The Group's aim is to identify, survey, protect and promote geological and geomorphological sites in the former County of Avon - the modern unitary authorities of Bath and North East Somerset, Bristol, North Somerset and South Gloucestershire. RIGS are selected for their educational, research, historical and aesthetic value.

Friday, 29 March 2013

RIGS of the month [March] - Middle Hope

RIGS of the Month - March
Middle Hope, Kewstoke, Somerset

Fig 1: Locality map. Blue arrow shows location of RIGS on OS map (original scale = 1:25,000).
Directions: After parking at the end of Beach Road, take the steps up to the top of the headland and keep right, away from the trig point. Go through the kissing gate in the wall and immediately turn left. Head down the bank and turn left again (heading east), keeping parallel with the coastline. Proceed for ~300m until you read a small pebbled beach.

Location: Roughly BS22 9UR (GR = ST 324661. Marked as "Swallow Cliff" on 1:50,000 OS Map)
Accessibility: Car park at the end of Beach Road. Footpath with steep steps.
Risks: Check tides before heading down onto the beach. Beware of falling rocks beneath cliff faces
Topography: Hilly, grassed footpaths
Restrictions: The site is a designated as a SSSI so please do not hammer or sample from the exposures

Fig. 2: View of exposures looking directly west from ST 32466. The oldest Black Rock Limestone unit lies to the north (out of the field of view - see fig. 3).

The geology of Avon is dominated by sedimentary rocks, but the coastal exposure at Middle Hope offers the chance to see volcanic deposits intercalated with Carboniferous Limestone. The mix of sediments and volcanic deposits allows accurate reconstruction of the sequence of events that took place in this area some 350 million years ago (Ma). Ash layers within fossiliferous sediments record the onset of volcanic activity in a shallow sub-marine setting, before proceedings culminated in an extrusive pillow basalt (fig. 3). Such volcanism is typical of the early Carboniferous in the UK; most vents were small and short-lived, having only a localised impact on their surroundings.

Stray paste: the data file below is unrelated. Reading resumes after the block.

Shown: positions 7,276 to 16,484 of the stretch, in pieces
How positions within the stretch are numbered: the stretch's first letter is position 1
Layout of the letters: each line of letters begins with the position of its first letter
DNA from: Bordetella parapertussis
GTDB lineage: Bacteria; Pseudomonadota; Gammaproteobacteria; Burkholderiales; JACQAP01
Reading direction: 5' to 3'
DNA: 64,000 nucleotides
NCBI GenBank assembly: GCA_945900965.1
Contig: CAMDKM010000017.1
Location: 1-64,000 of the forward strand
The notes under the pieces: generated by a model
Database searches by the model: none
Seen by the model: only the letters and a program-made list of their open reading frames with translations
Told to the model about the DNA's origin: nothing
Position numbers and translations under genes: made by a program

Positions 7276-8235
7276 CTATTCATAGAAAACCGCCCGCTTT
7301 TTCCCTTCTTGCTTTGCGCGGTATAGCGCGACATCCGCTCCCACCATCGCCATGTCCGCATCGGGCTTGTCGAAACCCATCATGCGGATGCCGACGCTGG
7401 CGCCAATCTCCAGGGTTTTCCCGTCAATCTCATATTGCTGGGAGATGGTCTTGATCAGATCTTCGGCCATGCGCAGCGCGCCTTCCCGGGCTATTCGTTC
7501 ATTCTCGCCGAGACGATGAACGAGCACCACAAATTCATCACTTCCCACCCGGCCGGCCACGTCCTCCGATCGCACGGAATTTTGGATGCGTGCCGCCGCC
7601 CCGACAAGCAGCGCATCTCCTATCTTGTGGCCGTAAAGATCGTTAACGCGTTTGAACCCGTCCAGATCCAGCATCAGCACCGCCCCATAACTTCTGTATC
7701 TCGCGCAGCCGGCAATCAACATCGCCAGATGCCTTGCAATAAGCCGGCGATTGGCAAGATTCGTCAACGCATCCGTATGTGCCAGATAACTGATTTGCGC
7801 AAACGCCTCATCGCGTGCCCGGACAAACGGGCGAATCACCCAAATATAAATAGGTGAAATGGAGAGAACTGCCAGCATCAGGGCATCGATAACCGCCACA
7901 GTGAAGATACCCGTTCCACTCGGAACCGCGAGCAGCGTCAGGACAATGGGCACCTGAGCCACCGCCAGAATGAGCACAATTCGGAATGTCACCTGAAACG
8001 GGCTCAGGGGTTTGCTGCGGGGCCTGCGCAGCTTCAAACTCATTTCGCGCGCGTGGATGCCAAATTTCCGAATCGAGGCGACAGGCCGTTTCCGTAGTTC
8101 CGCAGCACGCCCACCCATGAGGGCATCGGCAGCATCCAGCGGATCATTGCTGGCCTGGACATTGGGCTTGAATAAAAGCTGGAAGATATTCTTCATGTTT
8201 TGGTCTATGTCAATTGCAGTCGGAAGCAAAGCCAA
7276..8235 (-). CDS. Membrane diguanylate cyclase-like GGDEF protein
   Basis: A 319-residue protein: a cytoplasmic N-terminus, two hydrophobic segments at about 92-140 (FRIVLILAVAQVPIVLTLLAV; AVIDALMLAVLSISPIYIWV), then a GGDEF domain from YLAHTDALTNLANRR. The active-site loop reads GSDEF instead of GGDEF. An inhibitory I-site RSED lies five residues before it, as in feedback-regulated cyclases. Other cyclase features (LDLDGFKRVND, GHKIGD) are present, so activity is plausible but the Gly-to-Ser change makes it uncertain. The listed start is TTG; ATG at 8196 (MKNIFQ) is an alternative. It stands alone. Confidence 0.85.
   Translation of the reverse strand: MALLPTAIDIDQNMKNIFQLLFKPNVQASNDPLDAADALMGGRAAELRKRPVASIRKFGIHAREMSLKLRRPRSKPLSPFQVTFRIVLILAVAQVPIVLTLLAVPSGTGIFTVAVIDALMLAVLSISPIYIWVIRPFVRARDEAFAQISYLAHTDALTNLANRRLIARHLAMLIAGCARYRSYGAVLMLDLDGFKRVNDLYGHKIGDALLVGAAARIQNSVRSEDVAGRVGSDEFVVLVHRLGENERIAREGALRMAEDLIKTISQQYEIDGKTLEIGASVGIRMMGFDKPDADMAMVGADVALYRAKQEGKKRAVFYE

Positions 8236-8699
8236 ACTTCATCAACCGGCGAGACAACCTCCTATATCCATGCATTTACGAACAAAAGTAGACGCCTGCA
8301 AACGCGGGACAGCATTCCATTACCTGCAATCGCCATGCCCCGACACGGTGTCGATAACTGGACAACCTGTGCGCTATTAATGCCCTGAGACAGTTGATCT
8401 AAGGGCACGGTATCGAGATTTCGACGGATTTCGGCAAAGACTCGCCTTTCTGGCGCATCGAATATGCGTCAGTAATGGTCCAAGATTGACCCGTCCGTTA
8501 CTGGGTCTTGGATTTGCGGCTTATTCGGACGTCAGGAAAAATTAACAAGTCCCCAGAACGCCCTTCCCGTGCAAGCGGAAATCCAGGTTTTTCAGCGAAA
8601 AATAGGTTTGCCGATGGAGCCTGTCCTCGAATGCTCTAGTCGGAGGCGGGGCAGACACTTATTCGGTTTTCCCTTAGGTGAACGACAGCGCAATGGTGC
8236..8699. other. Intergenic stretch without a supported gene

Outcrop description
The younging direction is roughly north-south. Carboniferous Limestone is gradually disturbed and then overwhelmed by volcanic deposits before reappearing at the top of the sequence. The entire succession has been tilted due to the huge compressive forces associated with formation of Pangea during the Variscan Orogeny at the end of the Carboniferous period.
Fig.3: Schematic representation of Middle Hope geological setting. Outcrop is located below the storm wave base (SWB) on a carbonate platform. FWB = Fair-weather wave base. After Faulkner (1989).

Unit name colours correspond to labelling on fig.2

Limestone (pre-volcanic)
The oldest unit at this exposure dates from the early Carboniferous (~355 Ma), and forms part of the Black Rock Limestone group. Bedded at roughly 20cm intervals, it is fine-grained and highly fossiliferous, containing abundant crinoid ossicles, brachiopods and corals fragments (fig.4). In places the sediments have been bioturbated by ancient burrowing organisms and yield a variety of trace fossils. The preservation of these delicate structures indicates these sediments were deposited in a low energy sub-marine environment, below the storm wave base of an offshore carbonate ramp (fig. 3).

Fig. 4: The oldest limestone unit at Middle Hope dips 30ยบ to the south and contains abundant fossils. Image on right shows close up of crinoid ossicles in long and cross section.

Interbedded tuffs and limestones